In a study it described as both conclusive and disappointing, the World Health Organization said the antiviral drug remdesivir has "little or no effect on mortality" for patients hospitalized with coronavirus and it doesn't seem to help patients recover any faster, either.

Until now, remdesivir has been the only drug that appeared to have specific effects for coronavirus. It was the only drug with an Emergency Use Authorization for COVID-19 from the U.S. Food and Drug Administration.

Results of the WHO study have not been published in a peer-reviewed medical journal. But WHO posted them to a pre-print server.

The WHO study reviewed remdesivir and three other repurposed drugs: hydroxychloroquine, the HIV combination of lopinavir and ritonavir and interferon. None of them helped patients live any longer or get out of the hospital any sooner, WHO said.

The trial was able to generate conclusive evidence on the impact the drugs had on mortality, the need for ventilation, and duration of hospital stay.

"For each drug in the study, the effect on mortality was disappointingly unpromising," WHO said in a statement.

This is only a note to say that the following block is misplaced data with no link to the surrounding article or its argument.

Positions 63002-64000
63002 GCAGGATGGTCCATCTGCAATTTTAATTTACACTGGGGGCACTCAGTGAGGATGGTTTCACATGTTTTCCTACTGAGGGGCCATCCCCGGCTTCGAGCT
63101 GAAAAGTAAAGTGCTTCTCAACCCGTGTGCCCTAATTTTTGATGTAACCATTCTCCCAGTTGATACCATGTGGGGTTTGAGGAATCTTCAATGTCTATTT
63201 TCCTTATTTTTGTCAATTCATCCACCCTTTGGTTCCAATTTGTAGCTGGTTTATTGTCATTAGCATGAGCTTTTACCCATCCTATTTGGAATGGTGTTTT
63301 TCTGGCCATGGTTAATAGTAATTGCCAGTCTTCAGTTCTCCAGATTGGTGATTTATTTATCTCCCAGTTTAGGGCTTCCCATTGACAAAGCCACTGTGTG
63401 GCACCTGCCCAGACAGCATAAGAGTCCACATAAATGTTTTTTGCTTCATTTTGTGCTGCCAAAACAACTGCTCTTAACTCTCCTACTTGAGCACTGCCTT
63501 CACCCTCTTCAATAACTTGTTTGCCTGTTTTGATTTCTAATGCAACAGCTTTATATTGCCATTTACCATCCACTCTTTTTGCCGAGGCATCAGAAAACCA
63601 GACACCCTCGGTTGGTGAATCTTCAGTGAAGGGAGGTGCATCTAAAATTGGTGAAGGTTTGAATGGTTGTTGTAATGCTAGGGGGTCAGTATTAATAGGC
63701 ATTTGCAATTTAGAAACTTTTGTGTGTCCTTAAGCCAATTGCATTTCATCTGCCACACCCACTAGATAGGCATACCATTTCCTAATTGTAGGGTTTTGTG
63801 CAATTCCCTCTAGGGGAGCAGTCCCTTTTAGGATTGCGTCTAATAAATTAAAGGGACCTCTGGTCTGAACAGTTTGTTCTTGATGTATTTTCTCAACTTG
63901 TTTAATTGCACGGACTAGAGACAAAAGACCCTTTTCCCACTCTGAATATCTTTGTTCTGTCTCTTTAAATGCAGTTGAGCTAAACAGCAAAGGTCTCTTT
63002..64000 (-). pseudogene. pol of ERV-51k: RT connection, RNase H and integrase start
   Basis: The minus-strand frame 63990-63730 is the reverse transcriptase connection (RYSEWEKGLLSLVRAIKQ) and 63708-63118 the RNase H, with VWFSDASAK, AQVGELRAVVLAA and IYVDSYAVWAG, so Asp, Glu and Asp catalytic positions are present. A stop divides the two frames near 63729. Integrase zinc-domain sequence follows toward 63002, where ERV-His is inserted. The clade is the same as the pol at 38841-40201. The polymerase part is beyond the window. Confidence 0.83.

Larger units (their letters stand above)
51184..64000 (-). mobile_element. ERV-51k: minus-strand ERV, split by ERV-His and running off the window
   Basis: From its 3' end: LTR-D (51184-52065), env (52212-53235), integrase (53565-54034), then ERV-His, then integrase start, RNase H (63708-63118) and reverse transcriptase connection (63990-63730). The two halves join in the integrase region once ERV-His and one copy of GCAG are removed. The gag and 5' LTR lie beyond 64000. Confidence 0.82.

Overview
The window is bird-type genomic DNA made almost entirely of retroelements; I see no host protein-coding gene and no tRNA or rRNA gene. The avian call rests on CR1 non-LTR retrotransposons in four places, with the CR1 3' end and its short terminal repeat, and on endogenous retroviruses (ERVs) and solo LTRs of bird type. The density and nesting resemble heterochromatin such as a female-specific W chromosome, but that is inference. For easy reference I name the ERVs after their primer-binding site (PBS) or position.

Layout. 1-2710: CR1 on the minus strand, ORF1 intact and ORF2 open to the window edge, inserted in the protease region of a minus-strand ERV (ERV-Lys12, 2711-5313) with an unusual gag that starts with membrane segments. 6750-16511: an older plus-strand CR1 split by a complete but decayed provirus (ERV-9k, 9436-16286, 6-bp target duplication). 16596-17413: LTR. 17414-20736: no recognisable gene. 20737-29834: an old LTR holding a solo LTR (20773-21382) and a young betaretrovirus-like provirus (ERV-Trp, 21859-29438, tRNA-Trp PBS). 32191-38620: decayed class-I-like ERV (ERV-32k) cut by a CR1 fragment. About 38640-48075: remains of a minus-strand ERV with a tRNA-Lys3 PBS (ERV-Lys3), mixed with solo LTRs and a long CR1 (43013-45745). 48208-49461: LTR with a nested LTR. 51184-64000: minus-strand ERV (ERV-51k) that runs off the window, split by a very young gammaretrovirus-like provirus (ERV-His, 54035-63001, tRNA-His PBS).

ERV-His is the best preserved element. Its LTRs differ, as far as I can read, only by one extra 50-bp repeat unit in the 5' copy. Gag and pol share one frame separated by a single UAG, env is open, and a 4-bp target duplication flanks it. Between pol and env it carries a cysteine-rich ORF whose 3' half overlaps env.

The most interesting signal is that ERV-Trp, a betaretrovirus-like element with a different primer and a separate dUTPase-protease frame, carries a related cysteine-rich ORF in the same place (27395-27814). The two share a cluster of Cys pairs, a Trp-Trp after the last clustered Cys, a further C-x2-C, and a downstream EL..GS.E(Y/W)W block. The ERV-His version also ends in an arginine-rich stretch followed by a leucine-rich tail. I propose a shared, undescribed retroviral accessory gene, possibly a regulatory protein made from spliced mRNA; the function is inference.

Several other studies had found that hydroxychloroquine, an anti-malarial drug, was of no benefit to coronavirus patients, as had several studies looking at the HIV drug combination.

The study covered more than 11,000 coronavirus patients in 30 countries. "The protocol was designed to involve hundreds of potentially over-stressed hospitals in dozens of countries," the international team of researchers wrote. They said they have submitted their findings to a medical journal.

Prior to the WHO study, a large controlled study of remdesivir in the US found that it shortens recovery time by about a third in severely ill, hospitalized adults with Covid-19, but does little to help those with milder cases.

Gilead Sciences, the drug's maker, said the findings did not mean the drug, sold under the brand name Veklury, is of no benefit.

"The emerging data appear inconsistent with more robust evidence from multiple randomized, controlled studies published in peer-reviewed journals validating the clinical benefit of Veklury (remdesivir). We are concerned that the data from this open- label global trial have not undergone the rigorous review required to allow for constructive scientific discussion," Gilead said in a statement.

"The benefits of Veklury have been demonstrated in three randomized, controlled clinical trials, including a randomized, double-blind, placebo-controlled clinical trial -- the gold standard for evaluating the efficacy and safety of investigational drugs."

The WHO-led researchers say their trial, called the Solidarity trial, will continue. "Newer antiviral drugs, immunomodulators and anti-SARS COV-2 monoclonal antibodies are now being considered for evaluation via the Solidarity Therapeutics trial," WHO said.

Monoclonal antibody treatments include Regeneron's dual antibody cocktail and Eli Lilly and Co's double antibody therapy.